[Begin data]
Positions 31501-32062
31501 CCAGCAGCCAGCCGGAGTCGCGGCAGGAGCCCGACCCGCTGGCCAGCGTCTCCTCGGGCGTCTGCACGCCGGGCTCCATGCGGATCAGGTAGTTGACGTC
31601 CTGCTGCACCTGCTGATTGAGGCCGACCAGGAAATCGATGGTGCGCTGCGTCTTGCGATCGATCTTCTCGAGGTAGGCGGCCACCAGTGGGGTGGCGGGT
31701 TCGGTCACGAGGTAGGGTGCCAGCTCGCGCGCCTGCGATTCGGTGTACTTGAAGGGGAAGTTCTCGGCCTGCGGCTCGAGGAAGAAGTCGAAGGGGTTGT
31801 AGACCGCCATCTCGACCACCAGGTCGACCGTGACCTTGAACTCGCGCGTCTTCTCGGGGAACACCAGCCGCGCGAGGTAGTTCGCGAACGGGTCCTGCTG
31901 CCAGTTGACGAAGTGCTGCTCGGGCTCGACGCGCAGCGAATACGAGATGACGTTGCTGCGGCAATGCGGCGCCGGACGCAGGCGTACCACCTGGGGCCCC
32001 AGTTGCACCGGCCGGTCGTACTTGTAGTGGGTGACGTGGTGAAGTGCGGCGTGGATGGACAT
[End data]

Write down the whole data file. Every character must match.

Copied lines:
Positions 31501-32062
31501 CCAGCAGCCAGCCGGAGTCGCGGCAGGAGCCCGACCCGCTGGCCAGCGTCTCCTCGGGCGTCTGCACGCCGGGCTCCATGCGGATCAGGTAGTTGACGTC
31601 CTGCTGCACCTGCTGATTGAGGCCGACCAGGAAATCGATGGTGCGCTGCGTCTTGCGATCGATCTTCTCGAGGTAGGCGGCCACCAGTGGGGTGGCGGGT
31701 TCGGTCACGAGGTAGGGTGCCAGCTCGCGCGCCTGCGATTCGGTGTACTTGAAGGGGAAGTTCTCGGCCTGCGGCTCGAGGAAGAAGTCGAAGGGGTTGT
31801 AGACCGCCATCTCGACCACCAGGTCGACCGTGACCTTGAACTCGCGCGTCTTCTCGGGGAACACCAGCCGCGCGAGGTAGTTCGCGAACGGGTCCTGCTG
31901 CCAGTTGACGAAGTGCTGCTCGGGCTCGACGCGCAGCGAATACGAGATGACGTTGCTGCGGCAATGCGGCGCCGGACGCAGGCGTACCACCTGGGGCCCC
32001 AGTTGCACCGGCCGGTCGTACTTGTAGTGGGTGACGTGGTGAAGTGCGGCGTGGATGGACAT